Chocolate Advent calendars can have a serious effect on children’s health, a leading doctor has claimed.
Eating just one of the chocolates, no matter how small, can mean up to 100 calories, weight loss specialist and celebrity Dr Eva Orsmond said.
The former ‘Operation Transformation’ doctor and director of Orsmond Clinics, which specialise in the treatment of diabetes, weight loss and obesity, said: “Even the tiniest of these calendars can have a huge effect on the health of adults and children especially.
“Children are being allowed and encouraged to develop bad eating habits which could last well into their adult years. The chocolate calories are empty energy and provide little nutritional value.
“The truth is, the amount of calories in them varies and people don’t seem to realise that. By giving children chocolate at such a young age, in a gimmicky way like that, leads them to developing bad habits.
“It depends on the size and the type of chocolate, and can contain anything up to hundreds of grams of sugar, the equivalent of several chocolate bars. If we are serious about battling childhood obesity we really need to be careful about Advent calendars. Why does every celebration involving children have to centre around heavily calorie-laden treats?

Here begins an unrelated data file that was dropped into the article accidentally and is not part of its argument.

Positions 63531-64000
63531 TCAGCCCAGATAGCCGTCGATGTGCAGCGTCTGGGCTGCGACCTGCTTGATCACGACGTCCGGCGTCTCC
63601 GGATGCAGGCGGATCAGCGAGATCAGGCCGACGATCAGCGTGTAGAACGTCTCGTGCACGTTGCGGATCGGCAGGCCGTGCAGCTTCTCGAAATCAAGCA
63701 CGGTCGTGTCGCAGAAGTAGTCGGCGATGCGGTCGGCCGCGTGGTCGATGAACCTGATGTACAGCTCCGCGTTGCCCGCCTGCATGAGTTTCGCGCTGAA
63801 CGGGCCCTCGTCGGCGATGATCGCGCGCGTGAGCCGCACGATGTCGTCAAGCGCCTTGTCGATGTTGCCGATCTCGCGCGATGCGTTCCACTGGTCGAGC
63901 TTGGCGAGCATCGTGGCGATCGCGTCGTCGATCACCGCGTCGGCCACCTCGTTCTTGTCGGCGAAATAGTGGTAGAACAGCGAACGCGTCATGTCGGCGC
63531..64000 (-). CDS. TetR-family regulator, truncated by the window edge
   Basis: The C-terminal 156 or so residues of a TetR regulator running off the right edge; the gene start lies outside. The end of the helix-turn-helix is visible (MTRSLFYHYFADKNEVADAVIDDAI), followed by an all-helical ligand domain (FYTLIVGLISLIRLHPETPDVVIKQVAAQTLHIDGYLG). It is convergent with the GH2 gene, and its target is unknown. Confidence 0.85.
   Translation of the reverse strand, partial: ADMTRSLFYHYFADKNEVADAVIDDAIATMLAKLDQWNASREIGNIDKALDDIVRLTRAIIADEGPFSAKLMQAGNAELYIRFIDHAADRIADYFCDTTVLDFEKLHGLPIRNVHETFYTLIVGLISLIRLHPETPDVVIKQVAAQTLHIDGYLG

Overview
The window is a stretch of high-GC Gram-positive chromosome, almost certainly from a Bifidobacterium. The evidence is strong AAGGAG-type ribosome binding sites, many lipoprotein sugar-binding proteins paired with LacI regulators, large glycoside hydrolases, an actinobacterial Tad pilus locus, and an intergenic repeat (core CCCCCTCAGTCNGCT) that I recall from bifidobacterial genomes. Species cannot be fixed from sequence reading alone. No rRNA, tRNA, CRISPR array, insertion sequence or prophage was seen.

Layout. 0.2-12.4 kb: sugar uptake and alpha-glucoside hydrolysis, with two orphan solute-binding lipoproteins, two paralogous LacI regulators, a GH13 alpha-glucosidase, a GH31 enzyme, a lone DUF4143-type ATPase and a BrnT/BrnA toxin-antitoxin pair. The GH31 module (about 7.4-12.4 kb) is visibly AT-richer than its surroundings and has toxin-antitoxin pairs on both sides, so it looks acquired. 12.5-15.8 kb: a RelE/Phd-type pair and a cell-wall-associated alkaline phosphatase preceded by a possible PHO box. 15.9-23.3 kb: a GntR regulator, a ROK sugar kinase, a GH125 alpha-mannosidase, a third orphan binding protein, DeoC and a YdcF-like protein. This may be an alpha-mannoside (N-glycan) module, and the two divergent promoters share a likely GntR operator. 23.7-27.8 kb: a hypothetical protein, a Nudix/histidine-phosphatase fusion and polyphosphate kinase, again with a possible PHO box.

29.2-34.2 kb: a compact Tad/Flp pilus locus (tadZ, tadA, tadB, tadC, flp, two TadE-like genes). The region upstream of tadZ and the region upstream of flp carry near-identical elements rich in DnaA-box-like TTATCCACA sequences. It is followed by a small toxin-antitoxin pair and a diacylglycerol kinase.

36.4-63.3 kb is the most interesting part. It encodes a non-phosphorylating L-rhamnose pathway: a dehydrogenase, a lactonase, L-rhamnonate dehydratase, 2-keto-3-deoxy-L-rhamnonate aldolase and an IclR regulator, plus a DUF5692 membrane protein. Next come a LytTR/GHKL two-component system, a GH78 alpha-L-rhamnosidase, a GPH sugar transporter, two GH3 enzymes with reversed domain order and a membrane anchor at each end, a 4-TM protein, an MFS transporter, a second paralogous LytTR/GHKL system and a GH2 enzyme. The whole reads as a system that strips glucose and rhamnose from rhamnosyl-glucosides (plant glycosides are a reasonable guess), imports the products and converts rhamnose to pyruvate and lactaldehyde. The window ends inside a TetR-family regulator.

“Sweet treats seem to be non-stop for children these days and are focused around school breaks such as Christmas, Easter and Halloween for instance. They all blend into non-stop chocolate,” said Dr Orsmond. “I’m truly not trying to be a ‘bah humbug’ about this over the festive period and, yes, we can include chocolate as a part of a healthy diet, but it’s really about what else we’re eating.
“People need to realise most of their excess weight goes to their abdominal area, especially over Christmas which is filled with tempting rich food and that’s not good for overall health. Children and adults have got to work out what other things they’re eating like plum pudding, cakes, sweets, lots of carbohydrates and soft and alcoholic drinks. Keeping up a healthy balance is vital, as well as being aware of foods you’re eating that you usually wouldn’t. I’m not saying the calendars should be totally banned but they really need to be used in moderation.”
Originally from Finland, but living in Ireland for almost 20 years, Dr Orsmond said children in her home country are weighed continually in school to keep their weight in check.
“It is the cheapest way to increase awareness and the first step to prevention on weight gain. Here, it could be done with medical personnel and kept confidential,” she said. “If you started doing that for children, they will bring the message home and influence the adults.”